Regarding digital organized crime and the spectrum of digital organized crimes, we can learn much from the Covid-19 pandemic that has affected every aspect of our lives (see, e.g., Kemp et al. 2021). In the face of a general and decisive decrease in crimes characterized by physical aspects, the years of the pandemic (2020 and 2021) have seen a sharp increase in crimes related to the online world in all developed countries. As for the European Union, the crimes that have increased the most are not only cybercrime in the strict sense (such as ransomware or DoS or DDoS attacks), but also online theft and fraud related to digital identity, online fraud of all kinds, credit card cloning, and credit card fraud (Europol 2020). In general, online financial crime has increased, as has online sexual abuse of minors. Online counterfeiting and, more generally, online trafficking of illegal products, such as the sale of drugs, have also increased significantly (ibid.). In addition, online technologies and social interactions have played a central role in activities such as migrant smuggling, drug trafficking, and terrorism (Sanchez and Achilli 2020; Basit 2020). During the pandemic, migrant smugglers took advantage of the health crisis to attract more customers and raise prices (justifying this with the greater risks due to the pandemic), and increasingly did so by advertising their online services (Adhoob 2021). In the drug trade, communication between criminals via social media was one of the most important elements during the health crisis (Namli 2021). Unlike before the pandemic, when terrorist groups spread their beliefs and found new recruits through gatherings and meetings, in 2020 the Internet was the only way for extremists to reach new followers.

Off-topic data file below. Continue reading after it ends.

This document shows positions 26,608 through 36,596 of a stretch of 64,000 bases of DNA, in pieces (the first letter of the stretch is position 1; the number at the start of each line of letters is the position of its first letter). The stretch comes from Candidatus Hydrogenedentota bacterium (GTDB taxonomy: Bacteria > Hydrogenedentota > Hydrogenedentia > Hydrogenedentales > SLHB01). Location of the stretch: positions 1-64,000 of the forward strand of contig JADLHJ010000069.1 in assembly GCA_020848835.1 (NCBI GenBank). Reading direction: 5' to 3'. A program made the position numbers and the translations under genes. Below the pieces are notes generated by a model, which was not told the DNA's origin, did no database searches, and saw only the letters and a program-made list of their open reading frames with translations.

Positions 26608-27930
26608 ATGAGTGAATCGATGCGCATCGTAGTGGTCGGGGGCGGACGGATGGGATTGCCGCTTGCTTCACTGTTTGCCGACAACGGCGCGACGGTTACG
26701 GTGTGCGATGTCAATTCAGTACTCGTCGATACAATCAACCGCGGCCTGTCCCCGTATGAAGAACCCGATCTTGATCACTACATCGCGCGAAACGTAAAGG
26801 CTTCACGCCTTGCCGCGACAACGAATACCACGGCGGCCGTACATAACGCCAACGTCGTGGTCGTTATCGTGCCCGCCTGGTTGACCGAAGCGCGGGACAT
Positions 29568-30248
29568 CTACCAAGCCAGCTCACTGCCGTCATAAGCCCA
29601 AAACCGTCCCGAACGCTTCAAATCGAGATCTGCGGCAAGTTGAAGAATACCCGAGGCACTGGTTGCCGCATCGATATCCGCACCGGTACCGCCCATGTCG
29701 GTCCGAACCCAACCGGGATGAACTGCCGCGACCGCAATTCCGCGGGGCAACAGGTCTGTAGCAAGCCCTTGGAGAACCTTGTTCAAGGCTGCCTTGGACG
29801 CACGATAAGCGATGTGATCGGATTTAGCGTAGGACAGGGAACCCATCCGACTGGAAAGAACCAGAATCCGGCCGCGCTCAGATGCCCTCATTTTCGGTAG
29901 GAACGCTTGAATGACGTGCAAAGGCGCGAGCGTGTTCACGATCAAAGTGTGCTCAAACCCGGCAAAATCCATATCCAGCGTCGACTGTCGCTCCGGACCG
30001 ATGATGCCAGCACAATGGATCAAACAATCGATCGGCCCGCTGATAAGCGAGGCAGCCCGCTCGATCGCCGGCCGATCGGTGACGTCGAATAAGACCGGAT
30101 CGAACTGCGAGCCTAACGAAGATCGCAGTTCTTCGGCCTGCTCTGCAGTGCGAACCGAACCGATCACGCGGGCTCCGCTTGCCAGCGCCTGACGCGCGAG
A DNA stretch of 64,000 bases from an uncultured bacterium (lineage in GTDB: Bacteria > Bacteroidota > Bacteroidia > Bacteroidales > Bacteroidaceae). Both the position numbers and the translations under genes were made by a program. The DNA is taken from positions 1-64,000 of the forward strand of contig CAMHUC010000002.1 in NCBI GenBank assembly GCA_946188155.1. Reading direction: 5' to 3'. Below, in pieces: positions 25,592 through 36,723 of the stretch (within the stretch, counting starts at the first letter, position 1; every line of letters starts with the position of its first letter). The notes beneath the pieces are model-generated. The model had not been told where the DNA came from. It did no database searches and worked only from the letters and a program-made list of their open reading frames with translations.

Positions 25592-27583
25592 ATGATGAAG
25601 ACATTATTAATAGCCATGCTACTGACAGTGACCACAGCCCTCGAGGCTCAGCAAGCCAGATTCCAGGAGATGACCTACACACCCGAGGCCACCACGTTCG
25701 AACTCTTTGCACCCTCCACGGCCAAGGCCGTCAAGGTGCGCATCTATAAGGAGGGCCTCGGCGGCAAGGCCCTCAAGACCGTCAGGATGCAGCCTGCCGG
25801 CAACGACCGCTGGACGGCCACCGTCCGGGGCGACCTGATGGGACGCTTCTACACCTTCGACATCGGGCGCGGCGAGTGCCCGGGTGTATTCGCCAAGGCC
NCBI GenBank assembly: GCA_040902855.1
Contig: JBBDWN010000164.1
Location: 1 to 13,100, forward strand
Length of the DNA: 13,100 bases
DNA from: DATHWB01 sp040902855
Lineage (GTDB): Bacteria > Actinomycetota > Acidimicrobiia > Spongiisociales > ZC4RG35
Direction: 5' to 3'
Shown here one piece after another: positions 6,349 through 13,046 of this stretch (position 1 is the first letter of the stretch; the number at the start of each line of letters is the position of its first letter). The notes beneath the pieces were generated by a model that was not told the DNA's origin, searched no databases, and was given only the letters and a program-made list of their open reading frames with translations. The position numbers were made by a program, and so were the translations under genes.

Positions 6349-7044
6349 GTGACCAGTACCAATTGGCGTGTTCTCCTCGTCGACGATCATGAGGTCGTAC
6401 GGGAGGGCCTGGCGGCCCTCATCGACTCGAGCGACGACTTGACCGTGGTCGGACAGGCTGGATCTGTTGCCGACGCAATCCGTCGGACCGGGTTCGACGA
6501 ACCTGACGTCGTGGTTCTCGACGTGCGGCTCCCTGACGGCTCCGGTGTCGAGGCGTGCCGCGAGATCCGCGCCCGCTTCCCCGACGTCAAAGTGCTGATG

In other words, the global health crisis has triggered a “pandemic digital crime,” organized and unorganized, in the face of an overall decline in physical crime. We have thus been spectators of a natural experiment that, after the general lockdowns and near-absolute restrictions on travel and physical socialization in many countries, has shown us that today, in the world of organized and unorganized crime (as well as in the world of legality), the boundaries between offline and online are increasingly surmountable. Both individuals and criminal groups that have already engaged in traditional criminal careers can expand their criminal reach by moving into the virtual. Just as in the legal world, where even people who are not particularly tech-savvy have definitely expanded the use of digital technology in their normal daily routines, the same is true for organized and unorganized criminals who are not necessarily very tech-savvy. The pandemic has shown that there is the possibility of a digital shift of organized and unorganized crime, and therefore of perpetrators, from the physical to the virtual dimension, which is relatively easy for some crimes.